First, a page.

While the majority of Canadians want GMO labelling in grocery stores, it turns out many don’t understand exactly what genetically modified organisms (GMOs) are or how they are produced.
According to a recent Angus Reid poll, most Canadians (60%) say they “know a little bit about them,” when it comes to personal knowledge on GMOs. As for the safety of consuming genetically modified foods, fewer than 2 in 5 Canadians say it’s safe to eat.
But despite the lack of knowledge, most Canadians (83%) want GMO labelling. So what exactly do GMOs entail?
According to Health Canada, a genetically modified food “is one derived from an organism that has had some of its heritable traits changed.”
And the processes of GMOs are expanding.
Last year, Health Canada issued its first approval for a genetically modified food animal – a salmon that grows twice as fast as a typical farmed Atlantic salmon because of genes from other fish species that have been added to its genome, according to Angus Reid.
The AquAdvantage salmon, is an example of a process called “recombinant DNA” – which takes the gene for a desired trait from one species and introducing it into another.
While this is one GMO, there are other processes that fall under Health Canada’s definition including:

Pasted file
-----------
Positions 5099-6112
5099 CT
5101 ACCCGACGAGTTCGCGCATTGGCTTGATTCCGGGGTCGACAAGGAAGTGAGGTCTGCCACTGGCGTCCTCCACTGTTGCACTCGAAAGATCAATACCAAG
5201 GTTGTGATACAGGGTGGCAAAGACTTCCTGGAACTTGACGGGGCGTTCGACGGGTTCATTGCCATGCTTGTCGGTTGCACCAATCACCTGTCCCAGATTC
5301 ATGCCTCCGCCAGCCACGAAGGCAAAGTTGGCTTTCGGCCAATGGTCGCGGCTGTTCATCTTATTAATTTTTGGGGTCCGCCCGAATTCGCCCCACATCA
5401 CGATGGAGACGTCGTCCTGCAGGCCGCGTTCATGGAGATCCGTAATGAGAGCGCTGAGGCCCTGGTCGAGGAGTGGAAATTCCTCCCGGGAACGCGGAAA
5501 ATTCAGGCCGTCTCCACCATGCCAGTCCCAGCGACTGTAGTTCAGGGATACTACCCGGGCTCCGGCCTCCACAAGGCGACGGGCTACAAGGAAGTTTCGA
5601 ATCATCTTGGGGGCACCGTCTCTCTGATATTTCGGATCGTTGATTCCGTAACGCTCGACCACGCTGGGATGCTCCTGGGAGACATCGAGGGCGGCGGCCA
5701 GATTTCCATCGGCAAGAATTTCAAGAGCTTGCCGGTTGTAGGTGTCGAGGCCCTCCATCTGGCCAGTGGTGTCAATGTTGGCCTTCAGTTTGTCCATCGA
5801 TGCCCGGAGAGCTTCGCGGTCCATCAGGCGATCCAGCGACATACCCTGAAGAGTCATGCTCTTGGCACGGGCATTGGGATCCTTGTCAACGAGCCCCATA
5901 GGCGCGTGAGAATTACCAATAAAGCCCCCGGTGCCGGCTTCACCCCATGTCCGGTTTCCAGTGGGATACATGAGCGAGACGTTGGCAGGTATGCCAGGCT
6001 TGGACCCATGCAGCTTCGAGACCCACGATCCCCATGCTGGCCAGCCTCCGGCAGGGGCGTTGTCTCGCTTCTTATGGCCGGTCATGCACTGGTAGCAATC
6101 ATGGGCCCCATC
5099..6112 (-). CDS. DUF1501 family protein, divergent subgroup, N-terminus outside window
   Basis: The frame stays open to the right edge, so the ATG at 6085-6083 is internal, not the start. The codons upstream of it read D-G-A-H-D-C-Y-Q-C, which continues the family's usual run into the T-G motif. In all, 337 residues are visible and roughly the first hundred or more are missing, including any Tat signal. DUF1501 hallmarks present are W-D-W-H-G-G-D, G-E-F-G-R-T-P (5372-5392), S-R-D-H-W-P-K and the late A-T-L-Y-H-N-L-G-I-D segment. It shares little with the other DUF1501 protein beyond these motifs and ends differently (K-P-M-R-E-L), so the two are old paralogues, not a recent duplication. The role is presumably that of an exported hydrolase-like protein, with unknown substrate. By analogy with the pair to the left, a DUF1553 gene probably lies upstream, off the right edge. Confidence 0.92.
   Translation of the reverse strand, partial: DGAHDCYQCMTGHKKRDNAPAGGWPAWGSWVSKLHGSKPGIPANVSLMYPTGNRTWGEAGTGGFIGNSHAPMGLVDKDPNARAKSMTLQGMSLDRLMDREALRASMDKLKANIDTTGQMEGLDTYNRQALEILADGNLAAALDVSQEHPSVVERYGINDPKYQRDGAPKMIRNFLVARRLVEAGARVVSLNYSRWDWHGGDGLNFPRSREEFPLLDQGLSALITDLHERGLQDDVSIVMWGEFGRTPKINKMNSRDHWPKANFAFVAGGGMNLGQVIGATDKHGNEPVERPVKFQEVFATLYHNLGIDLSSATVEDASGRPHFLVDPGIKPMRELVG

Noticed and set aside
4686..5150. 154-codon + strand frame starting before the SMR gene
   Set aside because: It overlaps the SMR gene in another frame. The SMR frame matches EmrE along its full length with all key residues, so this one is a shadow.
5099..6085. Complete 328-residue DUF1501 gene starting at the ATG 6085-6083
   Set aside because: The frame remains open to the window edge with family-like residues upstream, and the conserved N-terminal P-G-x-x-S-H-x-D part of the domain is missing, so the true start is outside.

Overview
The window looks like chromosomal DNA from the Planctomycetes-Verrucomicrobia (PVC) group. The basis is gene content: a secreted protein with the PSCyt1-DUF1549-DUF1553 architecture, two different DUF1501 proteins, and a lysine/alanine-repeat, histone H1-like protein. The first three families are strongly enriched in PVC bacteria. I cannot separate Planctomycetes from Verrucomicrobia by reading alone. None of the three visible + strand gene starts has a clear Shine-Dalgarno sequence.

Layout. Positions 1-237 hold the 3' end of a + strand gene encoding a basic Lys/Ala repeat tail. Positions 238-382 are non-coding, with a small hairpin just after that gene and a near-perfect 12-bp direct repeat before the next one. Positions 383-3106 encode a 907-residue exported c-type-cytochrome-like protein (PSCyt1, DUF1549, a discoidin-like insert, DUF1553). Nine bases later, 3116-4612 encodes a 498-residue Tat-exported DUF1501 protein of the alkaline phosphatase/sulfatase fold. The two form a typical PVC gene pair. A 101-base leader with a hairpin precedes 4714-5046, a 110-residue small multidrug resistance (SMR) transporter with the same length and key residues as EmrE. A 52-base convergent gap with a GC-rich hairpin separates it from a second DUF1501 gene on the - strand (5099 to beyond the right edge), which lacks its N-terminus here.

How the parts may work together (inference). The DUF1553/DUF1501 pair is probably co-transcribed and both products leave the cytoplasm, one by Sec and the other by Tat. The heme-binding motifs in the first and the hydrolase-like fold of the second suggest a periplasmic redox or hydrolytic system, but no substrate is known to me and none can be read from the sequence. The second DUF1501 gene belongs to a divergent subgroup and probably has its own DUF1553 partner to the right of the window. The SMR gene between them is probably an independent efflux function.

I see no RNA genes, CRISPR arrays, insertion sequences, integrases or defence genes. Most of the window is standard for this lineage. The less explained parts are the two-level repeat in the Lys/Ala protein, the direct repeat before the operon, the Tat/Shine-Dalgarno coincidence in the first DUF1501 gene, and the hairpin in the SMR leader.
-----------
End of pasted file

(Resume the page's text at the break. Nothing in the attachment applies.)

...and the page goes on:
- Traditional techniques of crossbreeding (selectively breeding members of the same species with each other in order to emphasize a desired trait)
- Mutagenesis (using chemicals or radiation to alter an organism’s DNA so that it develops a desired trait)
In the poll, fewer than half correctly chose crossbreeding (40%) or mutagenesis (46%), while a majority (62%) were able to successfully identify recombinant DNA as a GMO-producing process.
And looking at these opinions nationally, most Quebecers (49%) say that cross-bred plans and animals should be labelled, this is more than any other province.
At the end of the day, while most Canadians want mandatory labelling of GMOs, it all comes down to the price of the product.
When asked about the most important considerations when food shopping, almost three-quarters of Canadians (72%) choose affordability.
So in the end, labelled or not, if the price is right it seems like most won’t actually care.